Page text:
"When I promised this review, it was my stated intention that it would be wide-ranging and inclusive to all. This is the first in a series of seminars open to all who are interested.

"In the past I felt that there had been some gaps in how we dealt with archaeological finds in certain circumstances. I am resolute that when this process is finalised, we will have a policy in place which will be the best internationally and which will afford our very valuable built heritage the protection it so richly deserves" - concluded the Minister.

The review is the first to have taken place since 1999, when previous policy guidelines issued. There has been a huge increase since then in the number of archaeological excavations undertaken. At present, 1,000 excavations per annum on average take place in Ireland - with 1,700 anticipated in 2007.

The Minister also officially launched a new dedicated archaeological website, developed by his Department which contains much useful information and advice for the public and archaeology professionals - as well as access to national archaeological records and a facility for making online archaeological licence applications.

"This new website, along with other Department initiatives - such as the 'Archaeology in the Classroom' programme for primary schools soon to be expanded to the transition year cycle, a pilot project to encourage the employment of archaeologists by local authorities and support for the Heritage Council field monument advisors scheme - are just a few examples of our efforts to raise awareness at many levels of our precious heritage resource and its significance to communities and to the national psyche" - said Minister Gormley.

Proposed Planning Exemptions - environment and a strong economy working in tandem

Mr. John Gormley, T.D., Minister for the Environment, Heritage and Local Government has announced details of a 3-month consultation process on proposed exemptions for micro-renewable technologies for industrial, commercial and public buildings and agricultural structures.

"These proposals provide a perfect example of how economic well-being and a strong commitment to our environment can compliment one another. They make further inroads in removing any unnecessary regulatory barriers to the uptake of renewables in all sectors" - said the Minister.

Following on from the introduction of exemptions from planning permission requirements for certain micro-renewable energy technologies in the domestic sector in February 2007, the Department further reviewed existing provisions with a view to facilitating increased usage of renewable energy in the industrial, agricultural and commercial sectors - and in public buildings, including schools and hospitals.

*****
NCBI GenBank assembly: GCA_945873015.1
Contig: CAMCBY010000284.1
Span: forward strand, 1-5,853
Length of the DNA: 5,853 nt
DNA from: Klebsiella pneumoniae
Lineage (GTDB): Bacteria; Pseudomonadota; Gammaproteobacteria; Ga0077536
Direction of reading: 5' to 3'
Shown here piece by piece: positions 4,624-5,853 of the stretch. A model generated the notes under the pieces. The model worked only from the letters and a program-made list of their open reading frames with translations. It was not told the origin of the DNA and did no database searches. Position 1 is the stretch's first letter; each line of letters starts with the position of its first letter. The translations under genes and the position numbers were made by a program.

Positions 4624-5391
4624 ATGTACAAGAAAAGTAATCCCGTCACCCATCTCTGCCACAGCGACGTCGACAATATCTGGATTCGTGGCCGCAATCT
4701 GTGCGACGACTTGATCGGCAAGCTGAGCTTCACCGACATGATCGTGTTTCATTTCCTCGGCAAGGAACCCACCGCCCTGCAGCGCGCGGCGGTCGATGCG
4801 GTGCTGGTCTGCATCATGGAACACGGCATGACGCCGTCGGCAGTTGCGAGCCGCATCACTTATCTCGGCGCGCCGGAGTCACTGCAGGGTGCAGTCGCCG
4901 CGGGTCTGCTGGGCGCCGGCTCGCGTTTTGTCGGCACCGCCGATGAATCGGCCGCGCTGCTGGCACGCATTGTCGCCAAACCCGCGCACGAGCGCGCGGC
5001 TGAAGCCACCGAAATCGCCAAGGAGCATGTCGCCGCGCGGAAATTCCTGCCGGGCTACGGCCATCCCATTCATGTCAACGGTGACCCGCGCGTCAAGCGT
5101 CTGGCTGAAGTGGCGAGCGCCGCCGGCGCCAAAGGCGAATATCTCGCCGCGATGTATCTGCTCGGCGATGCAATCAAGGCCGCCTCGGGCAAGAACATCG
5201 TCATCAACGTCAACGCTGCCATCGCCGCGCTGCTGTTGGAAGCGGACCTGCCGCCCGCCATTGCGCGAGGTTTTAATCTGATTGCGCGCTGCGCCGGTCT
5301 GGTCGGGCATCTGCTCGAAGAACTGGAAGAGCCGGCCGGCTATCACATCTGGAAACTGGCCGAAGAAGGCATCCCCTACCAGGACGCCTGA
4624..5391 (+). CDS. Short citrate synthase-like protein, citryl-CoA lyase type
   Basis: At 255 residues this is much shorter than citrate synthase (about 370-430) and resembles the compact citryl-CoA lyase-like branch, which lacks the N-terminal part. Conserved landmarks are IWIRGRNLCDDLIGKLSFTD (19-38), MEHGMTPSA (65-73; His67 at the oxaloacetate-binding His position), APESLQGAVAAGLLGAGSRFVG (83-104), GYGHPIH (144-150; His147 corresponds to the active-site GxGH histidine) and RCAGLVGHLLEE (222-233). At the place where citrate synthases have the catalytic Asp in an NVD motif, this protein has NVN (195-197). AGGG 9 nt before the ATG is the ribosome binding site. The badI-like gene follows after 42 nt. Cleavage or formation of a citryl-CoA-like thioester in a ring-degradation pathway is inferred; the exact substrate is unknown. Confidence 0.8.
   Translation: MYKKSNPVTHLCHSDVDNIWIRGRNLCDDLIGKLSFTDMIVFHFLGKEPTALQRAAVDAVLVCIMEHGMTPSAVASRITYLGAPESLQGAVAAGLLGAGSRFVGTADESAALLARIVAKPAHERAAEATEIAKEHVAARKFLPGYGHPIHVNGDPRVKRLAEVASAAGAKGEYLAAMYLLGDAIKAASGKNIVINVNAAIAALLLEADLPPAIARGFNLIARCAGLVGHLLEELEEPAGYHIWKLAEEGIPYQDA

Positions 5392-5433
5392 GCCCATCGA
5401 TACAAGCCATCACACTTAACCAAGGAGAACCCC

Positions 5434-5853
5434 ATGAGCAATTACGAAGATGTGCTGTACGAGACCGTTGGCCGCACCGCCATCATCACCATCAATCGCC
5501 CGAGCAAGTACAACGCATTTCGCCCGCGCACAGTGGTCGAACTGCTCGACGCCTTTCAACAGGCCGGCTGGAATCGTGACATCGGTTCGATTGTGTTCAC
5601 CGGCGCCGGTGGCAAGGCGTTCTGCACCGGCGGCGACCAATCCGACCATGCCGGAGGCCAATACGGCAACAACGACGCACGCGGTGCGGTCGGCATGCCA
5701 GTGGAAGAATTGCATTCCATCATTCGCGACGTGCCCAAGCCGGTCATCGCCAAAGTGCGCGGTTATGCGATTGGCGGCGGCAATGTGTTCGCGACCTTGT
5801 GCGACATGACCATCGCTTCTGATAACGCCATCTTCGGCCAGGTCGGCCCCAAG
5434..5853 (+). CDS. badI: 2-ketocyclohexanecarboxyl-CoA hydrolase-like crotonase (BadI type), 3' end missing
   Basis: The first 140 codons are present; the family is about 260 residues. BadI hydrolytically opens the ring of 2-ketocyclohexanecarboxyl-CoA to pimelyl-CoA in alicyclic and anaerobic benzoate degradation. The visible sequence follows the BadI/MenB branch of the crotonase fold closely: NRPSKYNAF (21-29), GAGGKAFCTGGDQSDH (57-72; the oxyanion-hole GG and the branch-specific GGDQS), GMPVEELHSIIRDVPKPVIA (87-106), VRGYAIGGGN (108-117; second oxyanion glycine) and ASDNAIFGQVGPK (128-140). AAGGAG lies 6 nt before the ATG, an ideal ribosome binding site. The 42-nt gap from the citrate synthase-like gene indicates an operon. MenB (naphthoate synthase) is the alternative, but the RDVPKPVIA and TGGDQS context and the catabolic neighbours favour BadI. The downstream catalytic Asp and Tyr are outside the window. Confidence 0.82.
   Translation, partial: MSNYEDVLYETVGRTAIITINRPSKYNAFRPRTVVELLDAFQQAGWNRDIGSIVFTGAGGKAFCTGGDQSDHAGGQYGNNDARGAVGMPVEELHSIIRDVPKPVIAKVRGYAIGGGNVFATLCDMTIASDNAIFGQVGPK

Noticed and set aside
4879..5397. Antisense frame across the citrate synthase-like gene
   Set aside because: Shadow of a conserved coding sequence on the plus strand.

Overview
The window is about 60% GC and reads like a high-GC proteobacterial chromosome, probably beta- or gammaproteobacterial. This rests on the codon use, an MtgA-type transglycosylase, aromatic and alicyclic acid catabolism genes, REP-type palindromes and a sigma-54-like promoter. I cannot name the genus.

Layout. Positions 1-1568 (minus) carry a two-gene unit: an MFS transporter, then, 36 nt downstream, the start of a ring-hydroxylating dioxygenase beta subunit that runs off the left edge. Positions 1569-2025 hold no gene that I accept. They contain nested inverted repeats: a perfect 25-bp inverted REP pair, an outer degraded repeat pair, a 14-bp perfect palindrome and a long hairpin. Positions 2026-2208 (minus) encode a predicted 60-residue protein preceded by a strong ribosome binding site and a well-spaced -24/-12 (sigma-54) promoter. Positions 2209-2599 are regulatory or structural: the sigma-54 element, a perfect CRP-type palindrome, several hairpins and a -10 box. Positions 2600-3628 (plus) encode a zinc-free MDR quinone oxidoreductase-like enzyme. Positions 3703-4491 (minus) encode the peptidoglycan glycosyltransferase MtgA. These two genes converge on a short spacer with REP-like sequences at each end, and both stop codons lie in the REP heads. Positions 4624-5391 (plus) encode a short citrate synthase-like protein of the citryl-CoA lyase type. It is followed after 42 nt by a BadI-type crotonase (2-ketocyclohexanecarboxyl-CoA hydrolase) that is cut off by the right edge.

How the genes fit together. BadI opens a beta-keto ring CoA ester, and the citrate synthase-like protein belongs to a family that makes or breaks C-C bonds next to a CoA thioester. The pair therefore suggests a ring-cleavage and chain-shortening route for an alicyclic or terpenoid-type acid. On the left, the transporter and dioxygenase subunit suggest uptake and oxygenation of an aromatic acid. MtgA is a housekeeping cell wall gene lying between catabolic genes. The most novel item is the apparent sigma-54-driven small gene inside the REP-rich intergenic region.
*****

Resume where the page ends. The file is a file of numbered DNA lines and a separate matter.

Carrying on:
The consultation paper contains proposals for exemptions for wind turbines, combined heat and power (CHP) plants, solar panels and biomass boiler units - subject to certain conditions - across each of the sectors.

The Minister continued - "We face significant challenges to reduce our emissions, maximise renewable energy uptake and ensure security of energy supply. While these challenges are not simple tasks by any means, they also present great opportunities. So, for example, if we maximise the enormous potential of renewable energy sources, we will be directly combating climate change - and, if we ensure security and sustainability of energy supply, we will be fostering and promoting sustainable employment in Ireland.

"The measures I am proposing will have multiple benefits in terms of climate change emissions reductions, potential job creation and the development of a more sustainable and secure energy supply. The exemptions support actions required to meet Ireland's emissions target under the Kyoto Protocol - as detailed in the National Climate Change Strategy 2007-2012 and in the Agreed Programme for Government.

"They seek to build on the recognition that the issue of climate change requires a 'whole-of-society' effort across all sectors, by enabling a broader range of energy users to take an active role in reducing their dependency on fossil fuels.

"Furthermore, they will contribute to the achievement of the Energy White Paper targets for increasing the percentage of all electricity consumed on a national basis that comes from renewable sources, to 15% by 2010 and 33% by 2020.

"As we have set out in our National Climate Change Strategy, the achievement of our renewable energy targets for 2010 will result in CO2 emissions savings of 1.47Mt.

"In a more immediate sense, if the introduction of the proposed exemptions prompts even a single industrial operation to source their energy needs from a 5MW CHP, instead of from conventional electricity supply, the emissions saved would amount to 6ktonnes annually. This sends out a strong and very positive signal that the planning system is being increasingly deployed in the fight against climate change."

The Minister concluded by saying - "the proposed exemptions provide an appropriate balance between the needs of business to explore opportunities for meeting their energy requirements from renewable sources and of the public to preserve the amenity of their local area.